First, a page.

The Health Insurance Trap
- Wednesday, August 26, 2009
I have sort of a love/hate relationship with insurance firms — especially health insurance companies. I love them when they pay as I expect them to. But I hate it when I get caught in a fine print "gotcha."
Whether you have an individual policy or a group policy, odds are — you don't fully understand what it does and doesn't cover. And, even worse, you probably won't find out until you need it.
With health costs going up, insurers are trying to remain market competitive. So, in order to keep your premiums as low as possible (and their profits as high as possible) many companies are selling policies with higher deductibles, more fees, and less coverage. And the complicated language in many of these policies doesn't help things. One study indicates that less than half of all health policy holders believe they understand their policies.
As we wait for legislation that will, hopefully, force health insurers to be clearer and more forthright in their coverage information, there are some practical things you can do to get through some of the haze and confusion.
1. Read the policy. Too often people only read the brief marketing brochures which can be misleading to say the least. Ask for the full certificate of coverage and read it with a highlighter. Then, ask hard questions.
2. Find out how your policy works with "out-of-system" medical providers. In many cases if you go to a doctor or other health care provider who is not within your plan's system, benefits will be greatly reduced or not paid at all.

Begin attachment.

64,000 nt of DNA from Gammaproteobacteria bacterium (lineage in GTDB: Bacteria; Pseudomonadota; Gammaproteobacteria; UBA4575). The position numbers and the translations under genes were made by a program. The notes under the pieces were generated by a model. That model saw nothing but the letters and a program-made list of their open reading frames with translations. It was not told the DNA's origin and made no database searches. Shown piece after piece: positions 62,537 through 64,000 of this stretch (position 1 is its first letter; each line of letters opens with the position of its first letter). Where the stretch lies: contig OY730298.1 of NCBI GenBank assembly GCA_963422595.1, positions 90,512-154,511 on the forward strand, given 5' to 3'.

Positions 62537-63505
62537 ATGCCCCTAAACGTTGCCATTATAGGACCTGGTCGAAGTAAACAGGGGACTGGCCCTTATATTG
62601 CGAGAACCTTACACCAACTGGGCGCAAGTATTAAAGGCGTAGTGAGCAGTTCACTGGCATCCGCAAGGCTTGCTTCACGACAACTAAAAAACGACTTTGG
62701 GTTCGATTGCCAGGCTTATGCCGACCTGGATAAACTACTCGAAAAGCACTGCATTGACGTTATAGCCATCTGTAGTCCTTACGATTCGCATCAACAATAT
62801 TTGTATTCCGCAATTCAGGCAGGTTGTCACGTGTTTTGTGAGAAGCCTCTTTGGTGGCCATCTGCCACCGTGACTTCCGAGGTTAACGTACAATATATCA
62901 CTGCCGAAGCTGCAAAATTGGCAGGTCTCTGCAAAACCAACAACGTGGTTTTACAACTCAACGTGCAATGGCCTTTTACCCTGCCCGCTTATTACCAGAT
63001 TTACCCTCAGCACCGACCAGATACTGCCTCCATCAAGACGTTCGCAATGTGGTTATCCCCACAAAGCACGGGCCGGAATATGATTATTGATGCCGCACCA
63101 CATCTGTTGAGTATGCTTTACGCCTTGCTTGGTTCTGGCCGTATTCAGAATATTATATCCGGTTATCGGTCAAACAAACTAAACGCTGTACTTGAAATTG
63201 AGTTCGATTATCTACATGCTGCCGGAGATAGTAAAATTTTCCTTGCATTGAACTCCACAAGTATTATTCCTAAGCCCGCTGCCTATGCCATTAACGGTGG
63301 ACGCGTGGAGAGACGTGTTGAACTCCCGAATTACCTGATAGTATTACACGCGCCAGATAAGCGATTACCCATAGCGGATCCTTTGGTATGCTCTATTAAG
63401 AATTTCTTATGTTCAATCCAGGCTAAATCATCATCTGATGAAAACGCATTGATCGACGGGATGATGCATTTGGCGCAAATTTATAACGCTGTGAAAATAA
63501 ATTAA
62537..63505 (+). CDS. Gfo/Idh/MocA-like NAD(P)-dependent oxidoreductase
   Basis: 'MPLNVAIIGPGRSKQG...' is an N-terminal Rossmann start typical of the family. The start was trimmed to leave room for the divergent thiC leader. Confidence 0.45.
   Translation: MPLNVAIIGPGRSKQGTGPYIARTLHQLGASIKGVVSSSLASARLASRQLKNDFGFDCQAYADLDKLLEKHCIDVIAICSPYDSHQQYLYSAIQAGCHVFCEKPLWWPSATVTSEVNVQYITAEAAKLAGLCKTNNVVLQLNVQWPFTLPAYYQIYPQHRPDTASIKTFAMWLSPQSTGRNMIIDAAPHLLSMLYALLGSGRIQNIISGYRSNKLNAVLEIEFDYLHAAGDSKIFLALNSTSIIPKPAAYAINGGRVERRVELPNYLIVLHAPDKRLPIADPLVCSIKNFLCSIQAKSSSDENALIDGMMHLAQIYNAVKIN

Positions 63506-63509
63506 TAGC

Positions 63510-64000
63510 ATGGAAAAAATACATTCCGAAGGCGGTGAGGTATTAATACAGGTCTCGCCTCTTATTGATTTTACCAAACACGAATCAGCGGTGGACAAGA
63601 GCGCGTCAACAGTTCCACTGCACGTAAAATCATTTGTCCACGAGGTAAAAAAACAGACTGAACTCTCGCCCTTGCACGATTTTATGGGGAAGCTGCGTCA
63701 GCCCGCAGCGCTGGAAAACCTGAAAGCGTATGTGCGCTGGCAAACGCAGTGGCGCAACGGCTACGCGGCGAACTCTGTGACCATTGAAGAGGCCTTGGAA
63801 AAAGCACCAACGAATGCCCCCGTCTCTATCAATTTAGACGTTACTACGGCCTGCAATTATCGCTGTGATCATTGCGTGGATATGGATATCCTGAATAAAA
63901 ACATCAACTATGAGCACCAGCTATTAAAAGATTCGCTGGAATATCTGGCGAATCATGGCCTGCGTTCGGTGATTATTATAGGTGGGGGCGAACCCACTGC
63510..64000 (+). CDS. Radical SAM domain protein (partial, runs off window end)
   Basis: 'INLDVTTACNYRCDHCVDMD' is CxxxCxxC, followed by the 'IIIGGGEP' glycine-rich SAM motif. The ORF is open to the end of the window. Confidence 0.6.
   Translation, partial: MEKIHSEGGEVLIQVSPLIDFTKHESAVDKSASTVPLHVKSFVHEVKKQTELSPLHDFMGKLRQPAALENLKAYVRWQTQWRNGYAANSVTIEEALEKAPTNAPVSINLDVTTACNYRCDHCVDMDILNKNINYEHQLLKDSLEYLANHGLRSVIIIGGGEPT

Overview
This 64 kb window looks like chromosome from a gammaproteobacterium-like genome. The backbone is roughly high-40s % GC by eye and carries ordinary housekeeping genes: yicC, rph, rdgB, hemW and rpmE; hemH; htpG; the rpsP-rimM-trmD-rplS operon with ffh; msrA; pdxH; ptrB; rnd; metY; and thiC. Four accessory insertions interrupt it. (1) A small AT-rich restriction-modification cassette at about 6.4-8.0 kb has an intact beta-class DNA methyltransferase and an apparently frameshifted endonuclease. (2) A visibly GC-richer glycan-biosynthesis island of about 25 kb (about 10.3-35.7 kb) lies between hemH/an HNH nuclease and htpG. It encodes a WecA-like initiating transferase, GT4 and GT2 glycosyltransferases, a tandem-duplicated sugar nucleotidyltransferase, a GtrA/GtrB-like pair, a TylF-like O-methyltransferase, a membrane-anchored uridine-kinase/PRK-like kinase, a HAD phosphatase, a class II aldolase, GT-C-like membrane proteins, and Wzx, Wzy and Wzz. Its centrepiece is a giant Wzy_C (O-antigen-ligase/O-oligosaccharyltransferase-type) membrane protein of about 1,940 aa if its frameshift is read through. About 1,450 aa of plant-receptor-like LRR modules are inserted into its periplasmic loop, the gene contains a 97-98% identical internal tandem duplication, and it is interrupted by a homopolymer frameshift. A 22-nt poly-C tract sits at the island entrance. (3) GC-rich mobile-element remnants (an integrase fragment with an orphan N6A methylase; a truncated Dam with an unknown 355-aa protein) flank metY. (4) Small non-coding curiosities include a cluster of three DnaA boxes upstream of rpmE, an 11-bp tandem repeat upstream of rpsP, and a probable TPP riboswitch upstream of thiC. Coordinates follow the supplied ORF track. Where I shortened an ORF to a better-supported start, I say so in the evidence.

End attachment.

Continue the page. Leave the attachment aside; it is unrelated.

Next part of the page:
3. Pay special attention to out-of-pocket maximums. Generally this is the most you should have to pay during the year before the insurer starts writing the checks. Some people mistakenly assume that all of their out-of-pocket expenses go into offsetting this amount. Too often policies slyly don't include MRI's, lab tests, and other expenses in the calculation of how much you have to spend before they start paying. Also, if you have a family policy, be sure that you are clear about whether the deductible is based on total expenses for the family, or whether each member of the family must first reach the full deductible before coverage begins.
4. Check coverage and benefit maximums such as lifetime (and annual) payout caps. Read carefully to see if your policy only pays a limited amount for psychiatric care, a daily maximum for a hospital room, or has other such restrictions.
5. Look closely at the drug benefit. What if you cannot find a generic? Will your policy cover the more expensive drugs? And, if so, what will your co-pay be?
6. Read the exclusions very carefully. Also, read what is included. Insurers have been known to disallow a charge that wasn't on the excluded list by simply claiming that it wasn't on the included list either.
7. Pay attention. Keep up with your insurance status. Read any forms or information sheets your insurer or HR department supplies. Maintain documentation of all out-of-pocket expenses, and check them against any claim of your insurer that you have not reached the full deductible.
8. Don't hesitate to question anything that seems wrong. Appeal any bill that is improperly rejected. Ask your doctor to help. Often, due to rushed schedules and oversights, physicians fail to properly categorize and document procedures. Frequently, a disputed claim can be resolved by a call or a letter from your doctor's office. And remember, in worst cases, it sometimes pays to hire a health care advocate. Ask your HR department or research on the web.
August 31, 2009
Steve Diggs presents the No Debt No Sweat! Christian Money Management Seminar at churches and other venues nationwide. Visit Steve on the Web at www.stevediggs.com or call 615-834-3063. The author of several books, today Steve serves as a minister for the Antioch Church of Christ in Nashville. For 25 years he was President of the Franklin Group, Inc. Steve and Bonnie have four children whom they have home schooled. The family lives in Brentwood, Tennessee.
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